Alcatel-Lucent this week confirmed it is "exploring strategic options" for its Enterprise business, a non-core asset that's been reported to be shopped around for a possible sale.
The company announced it was exploring options to "enhance the future opportunities of its Enterprise business." All options are being considered, including discussions with third parties, Alcatel-Lucent said.
In April, reports surfaced that Alcatel-Lucent was engaged in discussions with several parties involving a sale of the business. The unit could fetch up to $1.2 billion, the reports stated, identifying potential buyers as Cisco, HP, Avaya and private equity firms such as the Gores Group - with the frontrunner being Gores' Siemens Enterprise Communications business.
At that time, the company would not confirm those reports.
Alcatel-Lucent said this week it is holding meetings with its Enterprise employees, and that no decision has been made yet on what course of action, if any, it will pursue with the unit.
Alcatel-Lucent is looking to turn around flagging financials in the wake of a difficult merger between France's Alcatel and the U.S. telecom equipment company Lucent in 2006. Since then, the value of the combined company has decreased and Alcatel-Lucent has struggled financially.
The Alcatel-Lucent Enterprise business includes enterprise Ethernet switching, IP telephony and contact center operations. The crown jewel, according to some observers, is the Genesys contact center software business, which accounts for the lion's share of revenue from the unit.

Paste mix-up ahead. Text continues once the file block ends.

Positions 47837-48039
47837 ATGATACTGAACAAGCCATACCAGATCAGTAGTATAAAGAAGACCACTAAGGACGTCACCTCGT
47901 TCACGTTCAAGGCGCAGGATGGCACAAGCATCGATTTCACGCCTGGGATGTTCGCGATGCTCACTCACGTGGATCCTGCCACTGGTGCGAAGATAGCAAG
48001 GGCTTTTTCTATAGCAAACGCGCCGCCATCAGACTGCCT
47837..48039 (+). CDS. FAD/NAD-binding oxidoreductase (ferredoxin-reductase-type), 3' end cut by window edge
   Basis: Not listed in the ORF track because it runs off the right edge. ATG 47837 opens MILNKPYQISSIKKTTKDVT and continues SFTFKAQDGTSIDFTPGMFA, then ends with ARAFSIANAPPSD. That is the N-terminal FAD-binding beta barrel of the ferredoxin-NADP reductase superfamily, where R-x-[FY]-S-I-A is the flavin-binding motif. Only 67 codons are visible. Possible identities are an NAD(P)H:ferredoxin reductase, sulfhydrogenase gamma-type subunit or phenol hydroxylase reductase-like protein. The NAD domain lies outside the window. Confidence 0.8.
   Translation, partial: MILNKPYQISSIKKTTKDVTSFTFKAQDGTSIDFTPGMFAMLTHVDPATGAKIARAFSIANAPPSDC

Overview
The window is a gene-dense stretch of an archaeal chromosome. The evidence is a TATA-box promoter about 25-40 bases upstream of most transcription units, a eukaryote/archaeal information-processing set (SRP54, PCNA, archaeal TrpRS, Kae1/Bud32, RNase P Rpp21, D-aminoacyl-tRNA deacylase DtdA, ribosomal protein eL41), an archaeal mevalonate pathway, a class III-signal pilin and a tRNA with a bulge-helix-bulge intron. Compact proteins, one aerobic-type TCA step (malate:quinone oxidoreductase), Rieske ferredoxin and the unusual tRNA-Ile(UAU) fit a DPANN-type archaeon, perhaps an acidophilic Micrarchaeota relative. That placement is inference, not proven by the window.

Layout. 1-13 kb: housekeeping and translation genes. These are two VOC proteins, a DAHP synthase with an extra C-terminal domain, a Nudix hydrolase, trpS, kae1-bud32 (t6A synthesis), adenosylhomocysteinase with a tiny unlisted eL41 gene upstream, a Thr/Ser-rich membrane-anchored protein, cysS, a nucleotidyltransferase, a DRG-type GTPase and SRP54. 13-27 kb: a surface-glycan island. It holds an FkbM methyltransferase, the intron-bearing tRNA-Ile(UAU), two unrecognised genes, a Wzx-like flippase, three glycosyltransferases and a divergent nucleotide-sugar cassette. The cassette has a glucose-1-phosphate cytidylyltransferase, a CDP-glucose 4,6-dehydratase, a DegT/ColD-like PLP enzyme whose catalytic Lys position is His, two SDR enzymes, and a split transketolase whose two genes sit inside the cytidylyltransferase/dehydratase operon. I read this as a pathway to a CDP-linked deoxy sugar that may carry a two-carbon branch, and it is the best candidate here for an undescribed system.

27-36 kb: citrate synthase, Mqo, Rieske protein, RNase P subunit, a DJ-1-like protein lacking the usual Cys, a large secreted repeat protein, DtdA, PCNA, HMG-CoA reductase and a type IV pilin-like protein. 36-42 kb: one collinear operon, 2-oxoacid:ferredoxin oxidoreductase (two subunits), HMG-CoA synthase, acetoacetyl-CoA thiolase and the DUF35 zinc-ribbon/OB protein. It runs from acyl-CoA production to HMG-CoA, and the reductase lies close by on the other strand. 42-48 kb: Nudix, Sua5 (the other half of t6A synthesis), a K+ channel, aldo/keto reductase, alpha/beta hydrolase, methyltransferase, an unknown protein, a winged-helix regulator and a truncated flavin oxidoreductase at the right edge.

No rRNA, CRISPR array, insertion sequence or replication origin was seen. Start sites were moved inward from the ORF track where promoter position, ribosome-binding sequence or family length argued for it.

But the business has been stagnant in Ethernet switching and IP telephony for many years. Alcatel-Lucent's share of the $21 billion worldwide Ethernet switching market has been less than 1.5% for three years, according to Dell'Oro Group, placing them as the eighth or ninth leading vendor.
Cisco dominates that market with a 65% share in the first quarter, while HP is second with 11.2%.
Recently, Alcatel-Lucent has introduced some enterprise and data center switches that have impressed analysts in that market. The OmniSwitch 10000 is a 5Tbps core switch designed for 40/100G Ethernet support, and the OmniSwitch 6900 top-of-rack switch plays a pivotal role in Alcatel-Lucent's data center architecture.
In enterprise telephony, Alcatel-Lucent is fourth with an 8.9% share of the $12 billion market in 2010, according to Dell'Oro. But that's down from 9.9% in 2008, while leaders Avaya and Cisco and No. 5 NEC have gained share since then.
Siemens is No. 3 in telephony with a 10% share in 2010, down from 11.4% in 2008, according to Dell'Oro.
Analysts say Alcatel-Lucent should have sold the business years ago.
"Is this confirmation a surprise?" asks Steve Hilton, principal analyst at Analysys Mason. "Yes. They should have sold the division two years ago and I'm sure they would have sold it had markets been stronger.
"The unit is underperforming and frankly it's tertiary to Alcatel-Lucent to begin with," Hilton says. "No need to keep something that isn't your core business, especially when your core business isn't exactly setting sales records."
Hilton added Huawei to the list of possible buyers, which would help jump-start the Chinese vendor's European sales efforts, he says. But he sees the most likely outcome a sale to private equity.